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Thread: Battery recommendation for a van

  1. #21
    Quote Originally Posted by Sit-N-Fly View Post
    Consumer Reports has recommended the Walmart Everlast brand and that's what I use in my VMI Honda. I replace it every 3 years regardless. Decent price and free installation. Also, a mechanic told me that modern charging systems, particularly in Japanese vehicles, are just barely adequate (due to the never ending quest for better fuel mileage) and become inadequate once all the auxiliary equipment is added in a conversion van. So I bought a Battery Tender and put it on my van on the first and 15th of each month for a couple days. If I don't drive it for a week, the battery definitely suffers. Hell, my father had an Infinity coupe that he let sit for two weeks once while on vacation and it barely cranked over when he started it for the first time after getting back.
    Replacing the battery every 3 years is playing it safe. But how do you know you're not replacing a good battery (several years more life in it) with a bad one? Infant mortality is a thing.

    My BMW battery is 13 years old and has never failed. I wouldn't be upset if I replaced it earlier than necessary with a better battery (unlikely). But I would be upset if I replaced it with a worse battery (likely). After all, I doubt aftermarket batteries would be so good.

    Personally, I will keep the battery until it's ability to hold a charge starts to decrease. A load tester will indicate this. They are inexpensive.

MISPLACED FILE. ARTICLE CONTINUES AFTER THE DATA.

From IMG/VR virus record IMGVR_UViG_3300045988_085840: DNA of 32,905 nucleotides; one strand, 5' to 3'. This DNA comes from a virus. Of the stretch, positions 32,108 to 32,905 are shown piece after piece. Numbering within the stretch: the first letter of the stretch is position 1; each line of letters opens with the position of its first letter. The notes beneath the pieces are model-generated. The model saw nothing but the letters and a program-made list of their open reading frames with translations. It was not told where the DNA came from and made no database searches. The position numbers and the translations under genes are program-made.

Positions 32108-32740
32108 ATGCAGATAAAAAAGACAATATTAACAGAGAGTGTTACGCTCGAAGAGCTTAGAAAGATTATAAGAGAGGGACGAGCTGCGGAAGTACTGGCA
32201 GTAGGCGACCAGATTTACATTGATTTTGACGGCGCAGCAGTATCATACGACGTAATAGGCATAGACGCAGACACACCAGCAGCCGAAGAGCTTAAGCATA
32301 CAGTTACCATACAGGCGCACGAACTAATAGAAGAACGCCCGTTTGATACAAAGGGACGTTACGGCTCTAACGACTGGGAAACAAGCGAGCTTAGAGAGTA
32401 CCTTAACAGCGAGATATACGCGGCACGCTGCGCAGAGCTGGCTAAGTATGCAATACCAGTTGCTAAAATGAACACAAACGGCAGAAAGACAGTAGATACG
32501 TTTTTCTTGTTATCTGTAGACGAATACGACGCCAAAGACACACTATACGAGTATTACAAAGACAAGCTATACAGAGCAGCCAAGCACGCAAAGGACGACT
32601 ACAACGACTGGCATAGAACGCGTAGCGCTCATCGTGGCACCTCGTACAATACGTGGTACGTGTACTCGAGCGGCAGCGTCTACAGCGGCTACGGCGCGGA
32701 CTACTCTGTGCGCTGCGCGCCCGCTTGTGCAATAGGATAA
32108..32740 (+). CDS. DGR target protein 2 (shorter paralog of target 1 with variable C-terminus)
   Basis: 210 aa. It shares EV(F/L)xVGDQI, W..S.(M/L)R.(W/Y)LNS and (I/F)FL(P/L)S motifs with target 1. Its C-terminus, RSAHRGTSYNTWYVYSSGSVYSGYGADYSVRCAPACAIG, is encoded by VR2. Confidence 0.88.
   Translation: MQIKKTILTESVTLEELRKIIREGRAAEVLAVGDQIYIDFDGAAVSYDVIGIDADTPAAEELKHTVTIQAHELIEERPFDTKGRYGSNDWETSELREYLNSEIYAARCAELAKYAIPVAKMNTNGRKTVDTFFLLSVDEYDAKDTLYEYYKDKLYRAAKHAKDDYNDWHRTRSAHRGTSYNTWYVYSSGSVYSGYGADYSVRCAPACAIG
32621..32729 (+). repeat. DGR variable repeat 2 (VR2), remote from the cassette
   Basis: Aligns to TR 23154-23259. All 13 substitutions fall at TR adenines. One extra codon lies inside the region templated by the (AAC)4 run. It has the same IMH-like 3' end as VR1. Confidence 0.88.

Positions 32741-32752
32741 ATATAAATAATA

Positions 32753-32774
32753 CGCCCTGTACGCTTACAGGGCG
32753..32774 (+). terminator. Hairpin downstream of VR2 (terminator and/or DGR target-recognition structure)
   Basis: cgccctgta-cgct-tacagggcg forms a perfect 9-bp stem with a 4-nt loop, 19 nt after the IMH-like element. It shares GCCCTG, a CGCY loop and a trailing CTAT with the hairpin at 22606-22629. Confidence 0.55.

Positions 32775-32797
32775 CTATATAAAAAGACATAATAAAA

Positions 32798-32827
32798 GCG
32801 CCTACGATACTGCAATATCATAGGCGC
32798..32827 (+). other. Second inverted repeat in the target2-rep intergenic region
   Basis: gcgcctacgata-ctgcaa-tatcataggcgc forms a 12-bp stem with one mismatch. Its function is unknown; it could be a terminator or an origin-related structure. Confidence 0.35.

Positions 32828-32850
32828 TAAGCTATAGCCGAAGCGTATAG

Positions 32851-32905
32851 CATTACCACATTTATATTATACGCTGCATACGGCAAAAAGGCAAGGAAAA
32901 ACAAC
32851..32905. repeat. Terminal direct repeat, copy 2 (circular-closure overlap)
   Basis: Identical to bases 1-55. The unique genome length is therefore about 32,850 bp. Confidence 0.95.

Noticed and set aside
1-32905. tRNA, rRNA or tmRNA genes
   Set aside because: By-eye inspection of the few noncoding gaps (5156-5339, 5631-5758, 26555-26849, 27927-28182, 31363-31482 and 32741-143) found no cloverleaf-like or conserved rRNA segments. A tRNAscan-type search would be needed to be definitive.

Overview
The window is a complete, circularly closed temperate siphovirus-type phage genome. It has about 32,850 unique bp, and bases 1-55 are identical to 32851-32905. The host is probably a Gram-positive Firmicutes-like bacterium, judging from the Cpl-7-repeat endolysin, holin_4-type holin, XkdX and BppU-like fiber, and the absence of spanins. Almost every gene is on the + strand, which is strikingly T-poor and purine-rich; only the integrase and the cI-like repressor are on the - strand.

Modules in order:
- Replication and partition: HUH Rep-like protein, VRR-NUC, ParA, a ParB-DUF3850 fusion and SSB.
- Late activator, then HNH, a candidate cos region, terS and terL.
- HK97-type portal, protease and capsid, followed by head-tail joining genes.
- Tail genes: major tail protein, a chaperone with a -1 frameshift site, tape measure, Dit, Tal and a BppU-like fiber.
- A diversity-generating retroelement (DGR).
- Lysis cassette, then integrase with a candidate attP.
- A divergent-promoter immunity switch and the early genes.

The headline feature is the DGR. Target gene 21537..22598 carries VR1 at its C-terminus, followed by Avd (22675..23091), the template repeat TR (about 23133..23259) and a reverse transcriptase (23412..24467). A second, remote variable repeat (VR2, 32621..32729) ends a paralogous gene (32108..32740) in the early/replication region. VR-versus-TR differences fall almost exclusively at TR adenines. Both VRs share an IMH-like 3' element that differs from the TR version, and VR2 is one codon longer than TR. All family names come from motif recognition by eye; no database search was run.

2. #22
    Quote Originally Posted by August West View Post
    Replacing the battery every 3 years is playing it safe. But how do you know you're not replacing a good battery (several years more life in it) with a bad one? Infant mortality is a thing.

    Personally, I will keep the battery until it's ability to hold a charge starts to decrease. A load tester will indicate this. They are inexpensive.
    My battery strategy has changed markedly over the years -- largely influenced by my current residence in the desert southwest (yes, it's still over 100F here in mid September -- we first hit 100 in early May).

    Most batteries have prorated replacement warranties. Often, the first 3 years allow for 100% replacement cost (exclusive of labor). After that, it rapidly drops to practically nothing.

    As batteries die in 3-4 years, here -- regardless of brand -- its silly to pay extra for one that will last 4 years and only give you 60% of the battery's value under warranty. Instead, you *want* it to fail in 3 and get a brand new replacement.

    If the replacement dies (infant mortality), then it gets a free replacement, as well.

    In this way, you purchase one replacement battery for your vehicle and all the followups are "free"!

    (This, of course, assumes you can perform the battery replacement yourself)

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